London based creative Josiah Jones created a compartmentalised tray in order to create the perfect formation for any given meal. The tray has 20 individual magnetised compartments that can be mixed and matched together. Jones initiated this project during his graduation year at Chelsea College of Art & Design. He wanted to investigate the idea that food fuels creativity; including what you eat, where you eat it and how you eat it. Creative professionals were invited for a social ‘work’ lunch and they could choose their ideal lunchtime meals. Lunch in exchange for their time, ideas and advice. Initiate relationships within the design industry. I really like the way you can play with the compartments and section off the different foods. The execution is also very impressive — geometric shaped nylon components and subtle integrated tiny magnets to connect the components with each other. I hope this tray will be taken into production, as I would be very interested in purchasing one.
You might be familiar with London-based photographer Bruno Drummond and set designer Gemma Tickle‘s work through their contribution to Printed Pages magazine’s spring 2014 edition, but the pair’s collaborations span many other playful projects. Very informed by a minimalist aesthetic, their collaborations often use graphic, formal arrangements, clean sharp angular lines, plain untextured surfaces, and as with Printed Pages, repeat the same elements again and again as a stylistic device. Continuing my on-going investigation about the process behind minimalistic work, Bruno shares with us that he wouldn’t necessarily describe their process as minimalist — It is often quiet elaborate, with ideas being discussed extensively but it does tend to result in a specific vision prior to shooting. A lot of the work is pre-visualised with ideas, materials, colours and lighting discussed in advance, although they always leave room for the unexpected, which isn’t surprising considering the joyful nature of their work. Unsurprisingly, their individual portfolios boast several other beautifully simple projects — head over to be further visually delighted!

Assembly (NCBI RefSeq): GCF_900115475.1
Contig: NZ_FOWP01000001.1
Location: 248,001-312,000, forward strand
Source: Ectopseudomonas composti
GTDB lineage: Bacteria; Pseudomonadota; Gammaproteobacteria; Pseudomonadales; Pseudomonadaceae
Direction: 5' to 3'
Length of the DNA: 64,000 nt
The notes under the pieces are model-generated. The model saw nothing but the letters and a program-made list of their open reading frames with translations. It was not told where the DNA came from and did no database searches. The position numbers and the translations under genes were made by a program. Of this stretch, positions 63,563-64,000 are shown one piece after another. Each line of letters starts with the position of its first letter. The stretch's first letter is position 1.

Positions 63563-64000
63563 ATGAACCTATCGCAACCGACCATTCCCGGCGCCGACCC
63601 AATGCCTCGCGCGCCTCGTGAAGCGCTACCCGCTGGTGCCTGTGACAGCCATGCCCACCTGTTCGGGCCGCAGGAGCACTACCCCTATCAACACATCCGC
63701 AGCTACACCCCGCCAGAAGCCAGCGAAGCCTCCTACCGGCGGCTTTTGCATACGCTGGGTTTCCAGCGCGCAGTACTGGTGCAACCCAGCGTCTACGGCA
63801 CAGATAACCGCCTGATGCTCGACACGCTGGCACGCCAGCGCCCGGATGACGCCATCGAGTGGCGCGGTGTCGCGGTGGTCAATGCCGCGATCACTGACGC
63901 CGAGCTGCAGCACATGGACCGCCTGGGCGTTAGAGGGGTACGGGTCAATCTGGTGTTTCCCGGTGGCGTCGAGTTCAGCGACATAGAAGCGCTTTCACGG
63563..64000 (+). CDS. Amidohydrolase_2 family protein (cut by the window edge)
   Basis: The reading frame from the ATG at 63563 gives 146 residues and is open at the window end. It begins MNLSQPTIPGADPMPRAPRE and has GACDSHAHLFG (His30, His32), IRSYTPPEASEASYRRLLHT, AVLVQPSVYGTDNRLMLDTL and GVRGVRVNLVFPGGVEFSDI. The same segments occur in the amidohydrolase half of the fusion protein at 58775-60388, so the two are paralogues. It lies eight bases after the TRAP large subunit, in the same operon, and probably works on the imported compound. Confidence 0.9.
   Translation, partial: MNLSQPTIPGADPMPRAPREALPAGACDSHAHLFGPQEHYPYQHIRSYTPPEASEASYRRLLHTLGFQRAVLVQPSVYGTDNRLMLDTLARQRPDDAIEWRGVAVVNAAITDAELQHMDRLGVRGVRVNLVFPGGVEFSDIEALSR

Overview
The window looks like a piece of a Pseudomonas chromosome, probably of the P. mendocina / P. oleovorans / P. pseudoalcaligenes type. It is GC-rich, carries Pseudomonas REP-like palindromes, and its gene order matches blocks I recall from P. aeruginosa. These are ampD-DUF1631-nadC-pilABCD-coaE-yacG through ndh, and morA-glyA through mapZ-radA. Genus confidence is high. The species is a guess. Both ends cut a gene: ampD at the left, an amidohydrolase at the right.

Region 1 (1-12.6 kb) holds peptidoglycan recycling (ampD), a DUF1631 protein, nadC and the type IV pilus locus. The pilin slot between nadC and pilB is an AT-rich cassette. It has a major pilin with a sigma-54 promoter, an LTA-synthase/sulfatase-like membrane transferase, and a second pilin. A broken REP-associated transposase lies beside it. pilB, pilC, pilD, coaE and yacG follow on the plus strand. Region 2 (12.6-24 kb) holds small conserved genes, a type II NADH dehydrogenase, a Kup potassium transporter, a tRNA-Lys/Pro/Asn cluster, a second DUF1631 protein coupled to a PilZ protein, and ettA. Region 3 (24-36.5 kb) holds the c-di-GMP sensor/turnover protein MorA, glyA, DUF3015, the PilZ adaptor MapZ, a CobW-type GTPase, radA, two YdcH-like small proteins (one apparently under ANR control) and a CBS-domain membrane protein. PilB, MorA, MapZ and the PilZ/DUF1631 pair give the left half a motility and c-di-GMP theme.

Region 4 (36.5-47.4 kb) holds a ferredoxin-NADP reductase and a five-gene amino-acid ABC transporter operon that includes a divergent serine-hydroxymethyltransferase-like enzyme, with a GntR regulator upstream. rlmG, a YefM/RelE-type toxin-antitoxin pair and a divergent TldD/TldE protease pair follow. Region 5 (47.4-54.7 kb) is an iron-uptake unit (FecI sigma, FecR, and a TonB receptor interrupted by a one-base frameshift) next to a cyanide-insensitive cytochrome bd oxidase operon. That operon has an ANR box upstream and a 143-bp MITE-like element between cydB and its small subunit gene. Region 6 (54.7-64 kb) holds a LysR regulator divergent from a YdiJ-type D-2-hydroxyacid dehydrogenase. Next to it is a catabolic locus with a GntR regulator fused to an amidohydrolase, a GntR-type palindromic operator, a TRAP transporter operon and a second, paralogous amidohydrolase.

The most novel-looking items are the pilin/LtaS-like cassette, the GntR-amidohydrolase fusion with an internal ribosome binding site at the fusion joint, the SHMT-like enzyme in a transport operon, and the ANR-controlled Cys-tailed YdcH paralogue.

Bottle Watch is a wonderfully minimalist, analogue wristwatch with raised nodules around its glass perimeter, similar to those found on the bottom of a glass beverage bottle. The watch was designed by London based studio Industrial Facility for Italian accessories company, Nava. The designers explain: We noticed that there are often exactly sixty of these nodules found on a typical beer bottle where the function is to avoid suction between the bottle and a table surface. This observation makes a useful correlation to the units of timekeeping and replicating these nodules creates a strikingly iridescent appearance when light hits its face at different angles. Bottle Watch is available in brown ale, green wine, clear spirit and blue water — colours that follow typical glass bottles. Although these colours don’t overly appeal to me, I do think this is a super concept.